Note that the difference between this, and traditional security mechanisms is that processes have the authority to do things not because of who they are (owned by root, suid root, owned by a user, etc.) but by the list of capabilities that they have been given.
Note that a limited kind of "capability" can be implemented using ACL's and Unix groups. However, this kind of an implementation is difficult to manage, is error prone, and is missing the tools needed to do it well. In short, its not the right approach -- its a hack.
A very different example of a capability is the coupling of high-priority execution rights to an interrupt. Thus, a kernel thread can catch an urgent interrupt at a very high priority, pre-empting other threads. Once the interrupt has been handled, the thread can resume execution at a lower priority, allowing other threads to run, essentially allowing real-time operation.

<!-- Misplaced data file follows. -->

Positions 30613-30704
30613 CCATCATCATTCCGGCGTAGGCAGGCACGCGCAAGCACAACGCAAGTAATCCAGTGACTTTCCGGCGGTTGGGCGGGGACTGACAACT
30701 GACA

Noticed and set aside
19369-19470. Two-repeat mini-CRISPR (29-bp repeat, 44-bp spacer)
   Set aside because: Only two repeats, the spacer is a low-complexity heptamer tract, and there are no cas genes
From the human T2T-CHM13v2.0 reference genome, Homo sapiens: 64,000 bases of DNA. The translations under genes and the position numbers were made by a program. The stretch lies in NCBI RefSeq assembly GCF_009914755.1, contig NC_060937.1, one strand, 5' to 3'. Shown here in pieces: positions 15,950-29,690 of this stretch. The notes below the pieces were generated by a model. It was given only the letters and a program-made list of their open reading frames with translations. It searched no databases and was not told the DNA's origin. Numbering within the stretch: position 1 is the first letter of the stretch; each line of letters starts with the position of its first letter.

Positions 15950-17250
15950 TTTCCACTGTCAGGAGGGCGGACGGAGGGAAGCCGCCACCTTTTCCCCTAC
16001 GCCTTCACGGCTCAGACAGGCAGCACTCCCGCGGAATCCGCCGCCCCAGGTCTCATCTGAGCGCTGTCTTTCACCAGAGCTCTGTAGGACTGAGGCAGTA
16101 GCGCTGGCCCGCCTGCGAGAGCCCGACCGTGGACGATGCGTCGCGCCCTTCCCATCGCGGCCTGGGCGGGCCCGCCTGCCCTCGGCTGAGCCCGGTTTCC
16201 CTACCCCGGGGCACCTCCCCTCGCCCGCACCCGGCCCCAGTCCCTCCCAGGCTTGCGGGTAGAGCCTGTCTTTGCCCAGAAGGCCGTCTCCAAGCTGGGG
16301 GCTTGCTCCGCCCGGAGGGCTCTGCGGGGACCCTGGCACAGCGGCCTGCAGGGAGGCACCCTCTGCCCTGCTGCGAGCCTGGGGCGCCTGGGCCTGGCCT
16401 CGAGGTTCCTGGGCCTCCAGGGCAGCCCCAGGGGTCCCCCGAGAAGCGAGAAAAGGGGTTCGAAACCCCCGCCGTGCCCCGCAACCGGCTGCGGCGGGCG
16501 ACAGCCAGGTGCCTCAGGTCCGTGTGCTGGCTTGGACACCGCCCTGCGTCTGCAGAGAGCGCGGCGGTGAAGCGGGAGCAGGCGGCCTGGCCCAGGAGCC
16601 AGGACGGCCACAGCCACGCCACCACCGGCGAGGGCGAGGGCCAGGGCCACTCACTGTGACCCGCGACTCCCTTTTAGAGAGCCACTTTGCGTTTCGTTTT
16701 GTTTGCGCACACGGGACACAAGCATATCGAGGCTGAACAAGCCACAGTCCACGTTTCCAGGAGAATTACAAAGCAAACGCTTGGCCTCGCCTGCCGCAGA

Note that persistence gets you much of the way towards the ability to migrate a process from one CPU to another.
Versions exist for various Unix's, including BSDI. A sixty-node cluster of Pentium's and PPro's has been built. A version for the Linux kernel 2.2 is available as of now (January 1999). Contact: email@example.com (Amnon Barak)
Work item: clarify the actual compatibilities & incompatibilities in the above. What sort of testing has been done? What parts of a unified layering design have already been done, and are clean? What parts are not?
Can layered TCI/IP be exploited to allow for process checkpointing and migration on a cluster?